News from Bioethics.com

African Officials: Monkeypox Spread Is Already an Emergency

1 day 5 hours

(Associated Press) – Monkeypox has been sickening people in parts of central and west Africa for decades, but the lack of laboratory diagnosis and weak surveillance means many cases are going undetected across the continent. To date, countries in Africa have reported more than 1,800 suspected cases so far this year including more than 70 deaths, but only 109 have been lab-confirmed.  (Read More)

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COVID-19 Variant Boosters Won’t Need New Clinical Trials for Clearance, FDA Says

1 day 5 hours

(The Verge) – COVID-19 vaccine manufacturers won’t need to conduct new clinical trials as they develop booster shots targeting the most recent variants of the virus, a Food and Drug Administration official told Reuters. The agency will use clinical trials of variant-specific boosters developed earlier in the pandemic, manufacturing data, and animal studies to evaluate the shots. (Read More)

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WHO: Monkeypox Cases in Europe Have Tripled in Last 2 Weeks

1 day 6 hours

(Associated Press) – The World Health Organization’s Europe chief warned Friday that monkeypox cases in the region have tripled in the last two weeks and urged countries to do more to ensure the previously rare disease does not become entrenched on the continent. (Read More)

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The Fight Over Which Uses of AI Europe Should Outlaw

1 day 6 hours

(Wired) – A ban on AI lie detectors at borders is one of thousands of amendments to the AI Act being considered by officials from EU nations and members of the European Parliament. The legislation is intended to protect EU citizens’ fundamental rights, like the right to live free from discrimination or to declare asylum. It labels some use cases of AI “high-risk,” some “low-risk,” and slaps an outright ban on others. (Read More)

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FDA Planning to Allow Clinical Trials of Pig Organ Transplants

1 day 6 hours

(MIT Technology Review) – The Food and Drug Administration is devising plans to allow clinical trials testing the transplantation of pig organs into humans, a person familiar with the matter said. If the agency follows through, the trials could be a key step in an effort to ease the deadly shortage of human donor organs. The planning comes in the wake of a handful of experimental surgeries involving the transplantation of pig organs into a critically ill man and in brain-dead patients. (Read More)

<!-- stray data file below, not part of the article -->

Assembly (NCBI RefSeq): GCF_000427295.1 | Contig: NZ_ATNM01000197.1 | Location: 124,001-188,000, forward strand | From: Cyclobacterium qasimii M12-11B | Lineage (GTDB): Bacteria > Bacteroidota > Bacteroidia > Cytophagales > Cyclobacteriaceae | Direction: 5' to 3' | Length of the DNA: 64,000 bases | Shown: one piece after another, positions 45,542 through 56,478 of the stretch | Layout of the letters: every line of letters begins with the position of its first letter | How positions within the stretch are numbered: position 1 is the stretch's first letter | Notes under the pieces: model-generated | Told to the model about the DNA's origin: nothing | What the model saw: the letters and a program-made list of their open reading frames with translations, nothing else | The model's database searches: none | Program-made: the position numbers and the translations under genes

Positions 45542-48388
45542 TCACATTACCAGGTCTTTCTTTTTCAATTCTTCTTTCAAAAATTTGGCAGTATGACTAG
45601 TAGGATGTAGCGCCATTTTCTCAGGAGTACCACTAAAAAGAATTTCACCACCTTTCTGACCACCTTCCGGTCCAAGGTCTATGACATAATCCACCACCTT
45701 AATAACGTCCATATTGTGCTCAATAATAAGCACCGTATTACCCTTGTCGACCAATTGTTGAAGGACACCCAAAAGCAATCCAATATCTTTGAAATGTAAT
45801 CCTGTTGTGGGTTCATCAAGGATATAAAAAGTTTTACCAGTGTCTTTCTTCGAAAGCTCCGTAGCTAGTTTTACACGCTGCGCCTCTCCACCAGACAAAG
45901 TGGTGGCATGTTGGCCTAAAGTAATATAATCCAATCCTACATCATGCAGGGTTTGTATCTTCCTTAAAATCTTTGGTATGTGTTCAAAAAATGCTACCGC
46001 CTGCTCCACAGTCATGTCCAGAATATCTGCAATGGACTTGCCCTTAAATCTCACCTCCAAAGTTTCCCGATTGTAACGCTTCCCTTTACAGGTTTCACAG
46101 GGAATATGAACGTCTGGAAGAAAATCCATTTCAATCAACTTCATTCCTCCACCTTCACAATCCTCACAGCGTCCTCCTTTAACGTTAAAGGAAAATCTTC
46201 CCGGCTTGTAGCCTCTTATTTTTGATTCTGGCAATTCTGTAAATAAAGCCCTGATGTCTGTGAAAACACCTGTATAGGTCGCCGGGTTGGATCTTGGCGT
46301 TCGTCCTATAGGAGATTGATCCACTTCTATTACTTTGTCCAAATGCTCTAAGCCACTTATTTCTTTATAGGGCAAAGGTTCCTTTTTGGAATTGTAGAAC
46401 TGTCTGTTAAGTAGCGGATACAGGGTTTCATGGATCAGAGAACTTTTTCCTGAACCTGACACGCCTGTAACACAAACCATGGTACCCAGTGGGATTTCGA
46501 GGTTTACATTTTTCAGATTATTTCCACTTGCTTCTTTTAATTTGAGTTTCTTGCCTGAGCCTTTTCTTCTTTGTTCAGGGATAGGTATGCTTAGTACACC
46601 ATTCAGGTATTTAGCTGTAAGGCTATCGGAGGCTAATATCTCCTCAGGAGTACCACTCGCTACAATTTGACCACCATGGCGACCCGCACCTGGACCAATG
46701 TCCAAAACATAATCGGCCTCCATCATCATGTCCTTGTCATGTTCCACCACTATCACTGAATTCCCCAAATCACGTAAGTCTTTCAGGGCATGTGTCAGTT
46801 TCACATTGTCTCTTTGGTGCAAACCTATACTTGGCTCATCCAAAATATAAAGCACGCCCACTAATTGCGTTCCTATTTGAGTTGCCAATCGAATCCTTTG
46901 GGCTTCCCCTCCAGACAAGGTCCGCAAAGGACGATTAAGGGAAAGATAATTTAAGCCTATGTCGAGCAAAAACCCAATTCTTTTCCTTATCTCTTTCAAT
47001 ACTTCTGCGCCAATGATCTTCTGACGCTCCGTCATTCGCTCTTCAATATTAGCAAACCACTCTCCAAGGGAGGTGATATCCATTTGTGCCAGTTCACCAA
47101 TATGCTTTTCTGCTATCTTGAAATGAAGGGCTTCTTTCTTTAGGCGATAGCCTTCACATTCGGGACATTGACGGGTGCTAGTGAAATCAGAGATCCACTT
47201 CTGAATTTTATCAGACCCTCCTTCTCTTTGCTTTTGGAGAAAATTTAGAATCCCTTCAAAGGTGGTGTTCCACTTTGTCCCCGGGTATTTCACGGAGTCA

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Consumers Will Soon Get Access to Huge Amounts of Health Care Price Data

1 day 6 hours

(Axios) – Patients will soon have a clearer picture of what insurers and employers pay for health care thanks to a federal rule that kicks in today — if a collection of health tech companies can make the trove of data understandable. Why it matters: Patients often have no idea what a procedure or service costs — and have little ability to comparison shop — until they’re left holding the bag with a higher bill than they expected. (Read More)

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Monkeypox’s Unusual Spread in Democratic Republic of Congo Puzzles Researchers

2 days 1 hour

(Wall Street Journal) – Monkeypox, which has put the global health community on high alert since emerging recently in dozens of countries world-wide, is also confounding researchers in the Democratic Republic of Congo, a country that has contended with the virus for decades. Researchers in the DRC say that the virus, which has been reported in the Central African nation since 1970, is being found in provinces where it had never before been seen. So far, they don’t know why. (Read More)

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Supreme Court’s Decision on Abortion Sparks Health Tech’s Cambridge Analytica Moment

2 days 1 hour

(STAT News) – In 2018, the tech industry found itself in a harsh spotlight amid a scandal involving a company called Cambridge Analytica, which had collected and used the data of millions of Facebook users, seemingly without their consent. It prompted a public outcry, congressional hearings, a $5 billion fine, and permanently altered the discourse around how social media firms use data. In the wake of a Supreme Court decision overturning Roe v. Wade, health data privacy is getting its own Cambridge Analytica moment. (Read More)

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Pfizer Seeks FDA’s Full Approval for Paxlovid Covid-19 Pill

2 days 1 hour

(Wall Street Journal) – Pfizer Inc. has asked the Food and Drug Administration to grant full approval of its Covid-19 antiviral pill, a step toward allowing the drugmaker to sell the drug commercially. Pfizer said Thursday that it had filed the submission. The FDA typically has 60 days to accept the application and up to 10 months to conduct a review before issuing a decision. To date, Pfizer has been selling the drug, called Paxlovid, to the federal government under an authorization for emergency use. The federal government has then been directing the pills’ distribution. (Read More)